|Rare Book & Manuscript Library|
At a Glance
The files are arranged in one series. The bulk of the correspondence dates from 1903-1904 and is arranged alphabetically, as it was originally found. Other correspondence was already separated by who wrote to whom, so that arrangement has also been maintained. This means one will find correspondence for certain individuals in the general alphabetical file as well as in a name specific file.
Correspondence, printed materials, draft agreements and copies of final agreements. The bulk of the correspondence relates to various aspects of how to establish this new School of Journalism. Some correspondence makes suggestions regarding curriculum, others are applications or recommendations for teaching positions, some are invitations and acceptances of Advisory Board positions and others are about the negotiations with Joseph Pulitzer. Among the notable names that can be found in these files of correspondence are Franz Boas, John William Burgess, Nicholas Murray Butler, James M. Cattell, Charles Eliot (President of Harvard University), George Homer (Mr. Pulitzer's lawyer who wrote up the agreements), Frederick Keppel, Seth Low, Joseph Pulitzer, John Pine, George D. Rives. In the alphabetical correspondence files, there is a typescript copy of a letter written from Nicholas Murray Butler to President Theodore Roosevelt (28 July 1903) asking Roosevelt to join the Advisory Board.
Using the Collection
Rare Book and Manuscript Library
Restrictions on Access
This collection is located on-site.
This collection has no restrictions.
Terms Governing Use and Reproduction
Single photocopies may be made for research purposes. The RBML maintains ownership of the physical material only. Copyright remains with the creator and his/her heirs. The responsibility to secure copyright permission rests with the patron.
Identification of specific item; Date (if known); School of Journalism Founding Documents; Box and Folder; University Archives, Rare Book and Manuscript Library, Columbia University Library.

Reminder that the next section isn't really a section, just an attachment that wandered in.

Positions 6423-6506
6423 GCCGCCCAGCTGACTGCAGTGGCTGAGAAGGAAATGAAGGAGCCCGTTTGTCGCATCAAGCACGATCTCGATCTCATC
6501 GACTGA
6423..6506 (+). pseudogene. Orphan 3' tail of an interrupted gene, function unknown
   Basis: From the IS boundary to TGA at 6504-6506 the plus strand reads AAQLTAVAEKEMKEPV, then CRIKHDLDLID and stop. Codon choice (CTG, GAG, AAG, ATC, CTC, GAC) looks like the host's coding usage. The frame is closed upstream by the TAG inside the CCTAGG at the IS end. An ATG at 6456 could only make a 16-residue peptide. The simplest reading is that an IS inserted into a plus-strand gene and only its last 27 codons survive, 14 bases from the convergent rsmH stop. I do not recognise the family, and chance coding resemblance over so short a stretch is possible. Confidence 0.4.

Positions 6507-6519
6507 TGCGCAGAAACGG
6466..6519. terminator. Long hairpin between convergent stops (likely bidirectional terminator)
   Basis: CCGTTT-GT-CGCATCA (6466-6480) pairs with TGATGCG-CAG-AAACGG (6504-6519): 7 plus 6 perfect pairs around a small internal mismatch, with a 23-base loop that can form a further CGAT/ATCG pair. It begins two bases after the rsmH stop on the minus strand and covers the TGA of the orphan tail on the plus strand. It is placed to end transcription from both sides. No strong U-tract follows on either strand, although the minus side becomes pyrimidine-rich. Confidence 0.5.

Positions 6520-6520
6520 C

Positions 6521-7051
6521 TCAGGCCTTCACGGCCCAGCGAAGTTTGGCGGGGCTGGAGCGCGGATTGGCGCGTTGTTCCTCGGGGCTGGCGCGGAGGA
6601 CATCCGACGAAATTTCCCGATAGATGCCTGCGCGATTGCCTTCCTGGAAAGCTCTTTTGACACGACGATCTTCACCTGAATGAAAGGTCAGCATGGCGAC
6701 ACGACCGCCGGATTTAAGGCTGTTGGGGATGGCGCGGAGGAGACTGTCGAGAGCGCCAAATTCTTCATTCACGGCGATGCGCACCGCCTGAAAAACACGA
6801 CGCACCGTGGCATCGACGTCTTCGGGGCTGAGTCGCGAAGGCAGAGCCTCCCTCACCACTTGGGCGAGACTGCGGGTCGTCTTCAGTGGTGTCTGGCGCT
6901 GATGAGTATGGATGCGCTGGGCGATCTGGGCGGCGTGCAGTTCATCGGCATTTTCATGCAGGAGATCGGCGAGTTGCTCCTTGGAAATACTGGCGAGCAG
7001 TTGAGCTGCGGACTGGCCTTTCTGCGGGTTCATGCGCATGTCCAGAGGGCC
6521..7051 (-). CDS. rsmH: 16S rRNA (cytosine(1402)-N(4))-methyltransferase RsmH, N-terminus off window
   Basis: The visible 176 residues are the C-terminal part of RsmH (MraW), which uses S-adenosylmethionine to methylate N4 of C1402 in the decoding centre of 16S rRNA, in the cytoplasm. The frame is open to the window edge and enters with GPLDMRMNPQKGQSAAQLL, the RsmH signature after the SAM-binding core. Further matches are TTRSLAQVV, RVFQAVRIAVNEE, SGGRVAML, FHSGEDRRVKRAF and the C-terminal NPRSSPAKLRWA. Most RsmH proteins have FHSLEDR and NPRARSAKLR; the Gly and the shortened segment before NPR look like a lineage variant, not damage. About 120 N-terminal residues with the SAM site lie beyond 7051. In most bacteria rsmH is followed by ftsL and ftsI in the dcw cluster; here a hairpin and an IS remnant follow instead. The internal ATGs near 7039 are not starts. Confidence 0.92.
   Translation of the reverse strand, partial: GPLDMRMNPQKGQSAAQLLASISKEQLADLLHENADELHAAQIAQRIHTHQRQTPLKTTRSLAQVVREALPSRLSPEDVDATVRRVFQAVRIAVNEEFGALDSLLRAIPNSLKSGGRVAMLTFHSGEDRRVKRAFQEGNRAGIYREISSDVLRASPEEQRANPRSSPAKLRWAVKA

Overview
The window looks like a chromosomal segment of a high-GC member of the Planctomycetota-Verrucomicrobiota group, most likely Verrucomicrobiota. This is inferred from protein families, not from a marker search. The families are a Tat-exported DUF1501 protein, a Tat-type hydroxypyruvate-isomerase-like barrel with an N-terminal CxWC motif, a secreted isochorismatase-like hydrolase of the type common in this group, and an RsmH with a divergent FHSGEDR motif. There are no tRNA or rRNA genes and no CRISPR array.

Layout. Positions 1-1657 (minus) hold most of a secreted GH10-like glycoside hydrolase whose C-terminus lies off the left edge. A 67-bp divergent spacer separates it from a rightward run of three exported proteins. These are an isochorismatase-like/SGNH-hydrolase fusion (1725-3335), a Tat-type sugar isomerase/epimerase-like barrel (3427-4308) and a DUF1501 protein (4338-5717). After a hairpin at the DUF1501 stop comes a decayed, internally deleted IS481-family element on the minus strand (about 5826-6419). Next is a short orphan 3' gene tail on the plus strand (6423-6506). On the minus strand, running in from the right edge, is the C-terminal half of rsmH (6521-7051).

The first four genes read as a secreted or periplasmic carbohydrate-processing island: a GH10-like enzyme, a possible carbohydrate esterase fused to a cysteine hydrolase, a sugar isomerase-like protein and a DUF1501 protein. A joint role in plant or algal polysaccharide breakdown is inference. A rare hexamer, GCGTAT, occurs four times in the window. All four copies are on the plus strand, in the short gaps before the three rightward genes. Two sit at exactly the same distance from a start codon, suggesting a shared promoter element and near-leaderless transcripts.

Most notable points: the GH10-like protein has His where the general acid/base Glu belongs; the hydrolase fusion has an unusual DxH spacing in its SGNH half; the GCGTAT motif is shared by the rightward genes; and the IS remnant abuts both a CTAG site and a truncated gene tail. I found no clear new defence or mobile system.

Selected Related Material at Columbia University
No additionals are expected.
Ownership and Custodial History
Materials were originally found within Historical Subject Files Collection.
About the Finding Aid / Processing Information
Columbia University Libraries, Rare Book and Manuscript Library
Papers processed Jocelyn Wilk 8/--/2006.
Finding Aid written Jocelyn Wilk 8/--/2006.
2012-06-09 xml document instance created by Jocelyn Wilk.
2019-05-20 EAD was imported spring 2019 as part of the ArchivesSpace Phase II migration.
History / Biographical Note
Biographical / Historical
The School of Journalism was established through monies left to Columbia University in the will of Joseph Pulitzer who passed away in 1911. As he wrote in his will"There are now special schools for instruction for lawyers, physicians, clergymen, military and naval officers, engineers, architects and artists, but none for the instruction of journalists. That all other professions and not journalism should have the advantage of special training seems to me contrary to reason." [pp. 3-4"Extracts from the Will of Joseph Pulitzer, died, October 29, 1911"]. The original agreements regarding the establishment and organization of the school were made in 1903 and 1904, but the school did not actually open until 1912 -- a year after Pulitzer died. The School of Journalism began as an undergraduate school offering a B.Litt. Degree to its graduates, but in 1935 the School became the first in the nation to adopt a program exclusively at the graduate level.